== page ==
Novel approach to reduce the hepatitis C virus (HCV) window period: Clinical evaluation of a new enzyme-linked immunosorbent assay for HCV core antigen

Citation
G. Icardi et al., Novel approach to reduce the hepatitis C virus (HCV) window period: Clinical evaluation of a new enzyme-linked immunosorbent assay for HCV core antigen, J CLIN MICR, 39(9), 2001, pp. 3110-3114
Citations number
25
Language
INGLESE
art.tipo
Article
Categorie Soggetti
Clinical Immunolgy & Infectious Disease",Microbiology
Journal title
JOURNAL OF CLINICAL MICROBIOLOGY
ISSN journal
0095-1137 → ACNP
Volume
39
Issue
9
Year of publication
2001
Pages
3110 - 3114
Database
ISI
SICI code
0095-1137(200109)39:9<3110:NATRTH>2.0.ZU;2-7
Abstract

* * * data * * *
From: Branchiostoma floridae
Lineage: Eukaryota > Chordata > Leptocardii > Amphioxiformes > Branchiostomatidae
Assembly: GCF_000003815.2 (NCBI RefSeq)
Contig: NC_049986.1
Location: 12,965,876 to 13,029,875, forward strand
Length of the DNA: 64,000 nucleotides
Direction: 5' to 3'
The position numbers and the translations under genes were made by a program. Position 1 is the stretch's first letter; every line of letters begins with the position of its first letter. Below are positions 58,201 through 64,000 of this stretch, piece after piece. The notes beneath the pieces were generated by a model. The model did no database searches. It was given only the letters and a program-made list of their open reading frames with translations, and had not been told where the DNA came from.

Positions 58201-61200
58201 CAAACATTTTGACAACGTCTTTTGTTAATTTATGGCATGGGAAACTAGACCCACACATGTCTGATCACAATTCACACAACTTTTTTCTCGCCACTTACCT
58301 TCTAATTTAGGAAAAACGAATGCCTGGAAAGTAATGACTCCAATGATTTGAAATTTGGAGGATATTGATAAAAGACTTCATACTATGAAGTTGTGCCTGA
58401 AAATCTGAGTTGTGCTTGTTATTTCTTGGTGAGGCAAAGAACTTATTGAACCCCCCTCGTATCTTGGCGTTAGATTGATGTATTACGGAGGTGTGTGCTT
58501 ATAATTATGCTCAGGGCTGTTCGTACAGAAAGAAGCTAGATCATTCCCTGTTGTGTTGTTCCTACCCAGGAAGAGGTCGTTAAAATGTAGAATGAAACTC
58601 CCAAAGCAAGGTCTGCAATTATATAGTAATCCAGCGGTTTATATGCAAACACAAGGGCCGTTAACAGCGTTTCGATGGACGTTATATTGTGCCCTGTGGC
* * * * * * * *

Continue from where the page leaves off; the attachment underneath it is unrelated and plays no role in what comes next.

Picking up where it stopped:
The window period in hepatitis C virus (HCV) infection is still a major pro blem in ensuring blood safety. HCV RNA detection by nucleic acid amplificat ion technology-based tests has contributed to reduce the infectivity of blo od products, but it is expensive, time-consuming and affected by a high pre valence of false-positive results. The aim of this study-was to assess the performance of a newly developed enzyme immunoassay for the detection of HC V core antigen and its suitability for use in the screening of blood units in order to identify infecting, samples that do not contain specific antibo dies. For evaluation of laboratory performance, different samples were sele cted: to evaluate specificity, we tested 2,586 sera from blood donors, 500 general population samples, and 58 "difficult sera". All samples were teste d by two screening assays, and results were negative. To estimate clinical sensitivity, 103 HCV RNA-positive, anti-HCV-negative samples, 6 natural ser oconversion panels, and 9 commercial seroconversion panels were tested. Int ra- and interassay precision were determined on two HCV-RNA-positive, anti- HCV-negative sera. Seventeen (0.66%) blood donor samples, 2 (0.4%) general population samples, and 2 (3.44%) difficult sera were initially reactive; 3 sera were positive on repetition. These 21 samples tested by reverse trans cription-PCR were negative. The clinical sensitivity calculated with seroco nversion panels and seroconverted patient samples was very similar to PCR s ensitivity: 95% of PCR-positive, antibody-negative samples contained detect able HCV antigen. Data on intra- and interassay precision showed dispersion indices with values of less than 10%. In conclusion, the HCV antigen assay showed high sensitivity and specificity and could become a useful means of improving the safety of blood and blood products.